This essay was written for a college level course called “Women in Film.” Fans on our Facebook page indicated they would be interested in reading this type of post since news is kind of slow right now. We hope you enjoy it!
Terms used that you may be unfamiliar with are “brave dame” and “wimpette.” An explanation of these terms is included here for reference.
“Women who are self-sufficient, active, dynamic, three-dimensional heroes who see past the picket fence.”
- She is passionate about something besides passion.
- Even in the worst of times, she does not give up; she is resilient.
- She is competent.
- She is willing to face moral and physical challenges.
- She has high ethical standards.
- She stands up to injustice.
- She is a true friend.
“A woman who is weak or ineffectual because she gives in, without a real fight, to the limits imposed on her by virtue of her gender.”
- All men are really little boys at heart.
- Your worth rises in direct proportion to your masochism.
- She always opts for indirection and subterfuge.
- Men are strong and women are weak.
- She has low ethical standards. She is a moral lightweight except, occasionally, in sexual matters (and even then her abstinence has to do with her perceived value to a man rather than her deeply held belief.)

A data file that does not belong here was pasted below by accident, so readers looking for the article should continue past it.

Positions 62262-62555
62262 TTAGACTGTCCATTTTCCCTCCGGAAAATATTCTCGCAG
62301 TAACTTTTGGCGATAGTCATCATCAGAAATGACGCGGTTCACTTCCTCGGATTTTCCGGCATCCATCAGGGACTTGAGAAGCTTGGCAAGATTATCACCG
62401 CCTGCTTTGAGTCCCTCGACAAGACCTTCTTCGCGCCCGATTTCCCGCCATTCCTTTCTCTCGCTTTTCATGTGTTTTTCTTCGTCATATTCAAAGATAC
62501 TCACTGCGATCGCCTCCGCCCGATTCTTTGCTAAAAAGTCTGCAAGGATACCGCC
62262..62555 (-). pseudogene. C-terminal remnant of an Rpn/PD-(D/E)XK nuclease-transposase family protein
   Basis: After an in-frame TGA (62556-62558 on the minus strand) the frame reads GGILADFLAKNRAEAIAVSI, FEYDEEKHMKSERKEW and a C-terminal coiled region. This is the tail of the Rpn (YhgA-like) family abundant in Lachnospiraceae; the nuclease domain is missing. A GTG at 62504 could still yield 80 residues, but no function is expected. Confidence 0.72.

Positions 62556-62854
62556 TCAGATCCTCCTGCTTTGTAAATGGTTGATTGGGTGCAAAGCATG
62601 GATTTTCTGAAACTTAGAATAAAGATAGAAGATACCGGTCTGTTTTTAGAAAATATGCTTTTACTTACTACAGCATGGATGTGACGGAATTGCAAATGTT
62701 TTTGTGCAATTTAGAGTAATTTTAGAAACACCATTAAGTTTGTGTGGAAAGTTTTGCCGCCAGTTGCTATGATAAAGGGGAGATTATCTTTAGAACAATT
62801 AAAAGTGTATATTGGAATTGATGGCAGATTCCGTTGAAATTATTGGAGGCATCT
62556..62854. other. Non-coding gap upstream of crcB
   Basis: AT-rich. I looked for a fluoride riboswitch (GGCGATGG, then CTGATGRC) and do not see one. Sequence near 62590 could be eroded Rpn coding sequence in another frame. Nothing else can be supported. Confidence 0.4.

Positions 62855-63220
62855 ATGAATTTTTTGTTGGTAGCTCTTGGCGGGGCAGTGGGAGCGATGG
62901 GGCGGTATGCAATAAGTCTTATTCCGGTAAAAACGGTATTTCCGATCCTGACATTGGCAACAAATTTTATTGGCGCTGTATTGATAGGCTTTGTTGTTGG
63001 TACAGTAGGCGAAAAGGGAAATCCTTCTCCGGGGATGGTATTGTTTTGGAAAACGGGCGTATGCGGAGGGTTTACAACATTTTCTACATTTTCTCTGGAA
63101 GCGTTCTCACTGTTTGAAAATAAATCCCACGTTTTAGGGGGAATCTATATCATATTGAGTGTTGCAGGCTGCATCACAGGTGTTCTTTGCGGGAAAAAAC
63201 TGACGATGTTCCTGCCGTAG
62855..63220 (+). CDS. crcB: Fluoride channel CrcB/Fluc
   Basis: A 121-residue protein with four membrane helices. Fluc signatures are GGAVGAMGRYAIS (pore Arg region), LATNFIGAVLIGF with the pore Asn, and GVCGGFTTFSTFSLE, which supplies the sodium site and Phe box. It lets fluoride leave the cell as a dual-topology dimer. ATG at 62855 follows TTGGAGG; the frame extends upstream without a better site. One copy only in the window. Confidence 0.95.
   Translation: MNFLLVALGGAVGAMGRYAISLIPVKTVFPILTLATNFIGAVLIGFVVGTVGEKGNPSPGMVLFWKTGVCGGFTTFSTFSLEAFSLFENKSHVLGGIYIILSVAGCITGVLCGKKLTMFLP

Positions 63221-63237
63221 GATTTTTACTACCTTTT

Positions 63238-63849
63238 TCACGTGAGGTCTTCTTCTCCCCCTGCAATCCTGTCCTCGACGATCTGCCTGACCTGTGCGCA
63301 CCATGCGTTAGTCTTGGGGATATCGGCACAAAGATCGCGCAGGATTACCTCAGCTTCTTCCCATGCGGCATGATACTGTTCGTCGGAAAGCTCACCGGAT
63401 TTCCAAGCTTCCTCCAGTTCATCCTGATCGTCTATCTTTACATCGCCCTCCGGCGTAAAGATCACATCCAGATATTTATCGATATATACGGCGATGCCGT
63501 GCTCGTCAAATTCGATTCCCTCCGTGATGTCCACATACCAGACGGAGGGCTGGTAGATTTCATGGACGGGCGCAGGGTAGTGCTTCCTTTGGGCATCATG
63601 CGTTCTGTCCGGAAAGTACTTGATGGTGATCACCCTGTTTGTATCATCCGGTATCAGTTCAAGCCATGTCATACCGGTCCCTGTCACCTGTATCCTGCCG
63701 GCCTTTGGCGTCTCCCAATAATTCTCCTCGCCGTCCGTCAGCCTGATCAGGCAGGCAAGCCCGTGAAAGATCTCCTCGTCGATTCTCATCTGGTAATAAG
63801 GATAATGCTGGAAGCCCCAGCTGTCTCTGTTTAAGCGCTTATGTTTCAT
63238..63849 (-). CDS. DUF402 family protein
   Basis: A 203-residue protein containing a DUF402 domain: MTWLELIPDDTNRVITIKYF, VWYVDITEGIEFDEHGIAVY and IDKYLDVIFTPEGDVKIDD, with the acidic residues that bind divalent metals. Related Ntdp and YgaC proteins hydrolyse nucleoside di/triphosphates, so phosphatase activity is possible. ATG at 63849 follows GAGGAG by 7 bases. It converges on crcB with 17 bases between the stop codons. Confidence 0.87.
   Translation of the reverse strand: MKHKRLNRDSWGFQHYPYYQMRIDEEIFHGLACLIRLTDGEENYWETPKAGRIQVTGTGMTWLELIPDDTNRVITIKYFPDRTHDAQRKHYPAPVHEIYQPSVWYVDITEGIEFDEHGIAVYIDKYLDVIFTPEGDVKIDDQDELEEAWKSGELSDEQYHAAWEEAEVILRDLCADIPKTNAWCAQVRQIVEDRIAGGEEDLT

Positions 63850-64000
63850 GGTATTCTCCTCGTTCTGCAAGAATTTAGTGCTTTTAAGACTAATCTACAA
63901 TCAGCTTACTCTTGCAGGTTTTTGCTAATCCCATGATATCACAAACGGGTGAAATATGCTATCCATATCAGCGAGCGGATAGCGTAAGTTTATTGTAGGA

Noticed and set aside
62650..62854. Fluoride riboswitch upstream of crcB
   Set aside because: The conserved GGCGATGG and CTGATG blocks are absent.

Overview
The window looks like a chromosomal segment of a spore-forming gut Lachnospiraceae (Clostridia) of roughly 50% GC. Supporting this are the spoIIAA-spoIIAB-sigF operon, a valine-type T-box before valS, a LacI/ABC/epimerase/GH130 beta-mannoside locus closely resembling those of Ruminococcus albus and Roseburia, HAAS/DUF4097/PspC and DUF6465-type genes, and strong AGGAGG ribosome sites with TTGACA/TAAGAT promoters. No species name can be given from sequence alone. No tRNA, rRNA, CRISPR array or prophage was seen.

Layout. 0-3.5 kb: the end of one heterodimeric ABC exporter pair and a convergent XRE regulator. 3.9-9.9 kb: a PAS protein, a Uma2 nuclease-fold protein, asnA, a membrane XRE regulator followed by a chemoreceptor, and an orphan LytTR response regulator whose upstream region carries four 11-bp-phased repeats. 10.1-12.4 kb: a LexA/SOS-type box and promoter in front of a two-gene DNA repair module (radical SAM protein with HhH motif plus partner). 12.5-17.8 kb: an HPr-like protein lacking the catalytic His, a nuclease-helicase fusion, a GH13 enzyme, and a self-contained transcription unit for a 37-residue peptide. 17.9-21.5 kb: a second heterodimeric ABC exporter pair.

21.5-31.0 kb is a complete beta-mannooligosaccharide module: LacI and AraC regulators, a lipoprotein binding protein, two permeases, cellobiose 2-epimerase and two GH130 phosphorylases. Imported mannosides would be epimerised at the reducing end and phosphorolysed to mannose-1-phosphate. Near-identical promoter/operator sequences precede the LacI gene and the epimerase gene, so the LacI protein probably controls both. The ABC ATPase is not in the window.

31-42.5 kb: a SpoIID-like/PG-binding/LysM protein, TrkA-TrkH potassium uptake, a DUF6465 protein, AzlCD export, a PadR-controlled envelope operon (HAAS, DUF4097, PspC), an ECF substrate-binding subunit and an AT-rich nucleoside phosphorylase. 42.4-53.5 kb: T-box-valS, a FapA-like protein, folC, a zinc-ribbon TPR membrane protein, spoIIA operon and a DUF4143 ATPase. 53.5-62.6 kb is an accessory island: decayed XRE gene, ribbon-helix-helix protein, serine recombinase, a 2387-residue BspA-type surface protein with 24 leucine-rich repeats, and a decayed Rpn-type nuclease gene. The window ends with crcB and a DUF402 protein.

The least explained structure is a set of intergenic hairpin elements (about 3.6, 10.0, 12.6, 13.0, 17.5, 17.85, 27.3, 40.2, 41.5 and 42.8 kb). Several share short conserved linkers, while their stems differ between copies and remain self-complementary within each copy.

- She betrays other women, including her friends.
- She does not take responsibility for her own actions and blames her lack of actions on others.
- She looks to a man to give her an identity.
The following essay contains spoilers for Pretty Soldier Sailor Moon R: The Movie. Please read at your own discretion.
Pretty Soldier Sailor Moon is a popular “magical girls” animated Japanese television show that began airing in 1992 after the success of the comic book seriesPretty Soldier Sailor Moon by Naoko Takeuchi. Pretty Soldier Sailor Moon R: The Movie was the first Sailor Moon movie to be released, based heavily on the story lines of the second season of the Sailor Moon television show. In late 1995, the Sailor Moon television show was first introduced to North American audiences. English subtitled versions of the movies, created by fans, were available by 1997. The series is about Usagi Tsukino, who, on the surface, is often construed as an average fourteen-year-old girl and a wimpette. She complains about school, loves to play video games, is a bit of a crybaby, and often quite clumsy. Not your typical super heroine, Usagi even goes so far as to complain about her duties as Sailor Moon, the sailor-suited pretty soldier of justice. In Pretty Soldier Sailor Moon R: The Movie it is proven time and again that Usagi is, in fact, a brave dame; as characterized by her resilience, her self-sufficiency, her willingness to face challenges, her ability to stand up to injustice, and by always being a true friend.